thoughts on voice recognition for computers
Why Voice? Voice doesn’t make sense in so many areas, particularly in the office cube or even the home office. Key to a company’s success in this area will be understanding where this is best used, but more importantly, where people are most comfortable with using it.
After using Vista for several Months now, I would like to share my findings of where it’s much improved Voice recognition will be useful. Microsoft have already hinted that the next OS after Vista codenamed ‘Vienna’ will significantly build on voice recognition in Vista. So, the general theme with all of these scenarios is that voice only works and will only be used when the user is happy for other people to hear what commands/information are being said. If you are even slightly concerned that what you are saying shouldn’t be overheard, you will revert to keyboard or a pen. Also, if you are around other people doing the same thing, it will look less weird that you are talking to the computer. Therefore many of these are scenarios are already social by nature.
1: Home Automation
I have dabbled with automating lights/heating (using X10 and Insteon). There are a whole bunch of companies making easy-to-install hardware, but more importantly, plugin software into Vista MediaCenter to control devices through your big screen. For the record, this makes a lot of sense, as the TV is largely based in the Living room, where people spend a lot of time and can therefore easily be described as a ‘hub’ room in the house, an ideal space for access to control it.
Uses: so who doesn’t want to be able to walk into a room and say ‘theatre’, and the lights dim, the TV and DVD player turn on and the large screen displays the dominos website alongside the DVD menu ready to order?
2: Media Control
This is quite simple, play, pause, volume control. Again, you’ve got the guys around, the level of the volume is hardly confidential.
3: Web Services
Eh? I hear you shout. Well, I will not explain what a web-service is in the programming sense of the word, but I think everyone is more or less aware that you can go to a variety of websites to get weather information for your area. So imagine waking up and asking “Google, what is the weather” or “yahoo, what are the Intel stocks prices” or “New York Times, what’s the top technology news”….. and the computer will read back the information gained from a web-service or rss feed. Maybe, if the voice system is clever enough (and not weighed down by MPAA imposed DRM architecture) you could simply ask “outlook, show me my latest email [on my primary screen]” .
One thing to note; Voice in all of these situations should be complimentary to a remote, keyboard or traditional switch. Voice should always be a complimentary service, not the only one available, for security/safety reasons, but also as the technology advances, fail-safes for functionality are important – you don’t want to lose the ability to turn off the kettle when the computer crashes, nor do you want it to carry on boiling and blow up. So what if it goes wrong, or doesn’t understand your voice?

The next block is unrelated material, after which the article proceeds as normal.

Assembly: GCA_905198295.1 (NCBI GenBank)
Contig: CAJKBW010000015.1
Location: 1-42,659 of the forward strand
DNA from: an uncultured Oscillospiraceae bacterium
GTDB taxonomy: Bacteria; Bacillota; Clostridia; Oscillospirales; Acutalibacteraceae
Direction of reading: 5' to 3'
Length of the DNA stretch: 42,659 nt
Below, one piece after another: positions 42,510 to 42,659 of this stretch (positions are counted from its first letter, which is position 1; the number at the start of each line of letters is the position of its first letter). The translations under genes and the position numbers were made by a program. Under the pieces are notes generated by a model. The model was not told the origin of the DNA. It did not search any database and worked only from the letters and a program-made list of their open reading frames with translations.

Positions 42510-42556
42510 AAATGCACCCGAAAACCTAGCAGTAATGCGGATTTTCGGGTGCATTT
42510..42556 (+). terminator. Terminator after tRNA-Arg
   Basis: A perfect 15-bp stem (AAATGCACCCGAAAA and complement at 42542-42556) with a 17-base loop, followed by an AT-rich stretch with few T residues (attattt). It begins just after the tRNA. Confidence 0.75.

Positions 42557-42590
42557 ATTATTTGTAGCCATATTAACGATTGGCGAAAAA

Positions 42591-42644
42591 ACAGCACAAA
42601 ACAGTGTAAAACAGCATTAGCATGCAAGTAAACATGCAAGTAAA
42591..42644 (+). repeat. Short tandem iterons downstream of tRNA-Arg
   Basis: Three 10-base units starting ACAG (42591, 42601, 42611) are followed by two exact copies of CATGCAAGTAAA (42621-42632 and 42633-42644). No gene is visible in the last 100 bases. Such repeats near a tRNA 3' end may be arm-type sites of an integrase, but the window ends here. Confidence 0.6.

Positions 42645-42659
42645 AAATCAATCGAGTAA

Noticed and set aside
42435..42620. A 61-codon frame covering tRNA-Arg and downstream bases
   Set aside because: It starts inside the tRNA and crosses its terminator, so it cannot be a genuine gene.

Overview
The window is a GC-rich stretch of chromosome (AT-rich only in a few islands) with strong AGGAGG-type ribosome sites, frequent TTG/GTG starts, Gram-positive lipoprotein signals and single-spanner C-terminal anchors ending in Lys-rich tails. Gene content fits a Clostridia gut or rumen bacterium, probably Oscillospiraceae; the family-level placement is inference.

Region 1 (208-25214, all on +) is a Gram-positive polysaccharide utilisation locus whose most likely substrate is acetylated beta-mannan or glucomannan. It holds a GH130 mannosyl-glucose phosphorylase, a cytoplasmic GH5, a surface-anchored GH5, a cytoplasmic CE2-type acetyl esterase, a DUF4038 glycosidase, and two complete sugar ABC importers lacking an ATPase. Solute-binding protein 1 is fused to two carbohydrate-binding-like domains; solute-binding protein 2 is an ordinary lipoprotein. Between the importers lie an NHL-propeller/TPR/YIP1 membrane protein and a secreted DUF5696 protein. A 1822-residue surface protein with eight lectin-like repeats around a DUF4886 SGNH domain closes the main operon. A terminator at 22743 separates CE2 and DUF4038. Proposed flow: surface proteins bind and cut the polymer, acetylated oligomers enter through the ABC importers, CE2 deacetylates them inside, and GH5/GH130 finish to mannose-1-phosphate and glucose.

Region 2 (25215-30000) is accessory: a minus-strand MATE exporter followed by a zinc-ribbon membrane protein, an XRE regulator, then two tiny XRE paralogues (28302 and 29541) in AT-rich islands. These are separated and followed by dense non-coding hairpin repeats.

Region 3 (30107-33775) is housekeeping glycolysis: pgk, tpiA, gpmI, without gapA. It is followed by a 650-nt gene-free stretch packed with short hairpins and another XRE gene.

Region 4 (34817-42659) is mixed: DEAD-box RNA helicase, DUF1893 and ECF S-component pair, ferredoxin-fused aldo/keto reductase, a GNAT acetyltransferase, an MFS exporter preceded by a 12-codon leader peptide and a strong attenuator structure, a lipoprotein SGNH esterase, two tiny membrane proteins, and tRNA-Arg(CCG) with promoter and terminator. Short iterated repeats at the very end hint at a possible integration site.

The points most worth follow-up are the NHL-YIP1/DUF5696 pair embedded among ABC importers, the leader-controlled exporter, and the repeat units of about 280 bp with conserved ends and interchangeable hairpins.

There are already guidelines for the US and the EU on what computerized systems are allowed to control and standards for reliability and safety, rest assured knowing that if Windows (or 3rd party software) wants to provide services, they will have to pass strict tests, and for hardware manufacturers – provide mechanical fail-safes. But this doesn’t stop us devs/hobbyists blowing ourselves up!
As for the semi-recent ‘exploit’ where Vista’s voice recognition apparently can be used to format the hard disc, this is utter crap and FUD, mainly because in order to do anything requiring such security the user is prompted for Administrator access (UAC) which cannot be interacted with by voice.
What to expect
Simple voice actions are already built into Windows Vista, like ‘open windows media player’ and ‘Start, search, search input, mydiarydotdoc’. Microsoft will likely make this a lot more user friendly and not bound to a screen in future versions. Making the voice experience not bound to the screen will be important for a couple of reasons; firstly, it will be a huge hit for people with Accessibility issues, and secondly a bigger hit for consumers who are clamouring for the star-trek computer experience.
As with Bluetooth headsets, the voice activated computer is a struggle between technology being available and society accepting and adopting it, where it makes sense. Further down the road, although ‘dictation’ is currently a little alien to most people used to keyboard entry, I believe people will slowly change to use these features as they become easier to use. The new generation of computer savvy kids that have grown up through huge technology changes will increase the pace of adoption of these new technologies as they are bred with less resistance to change.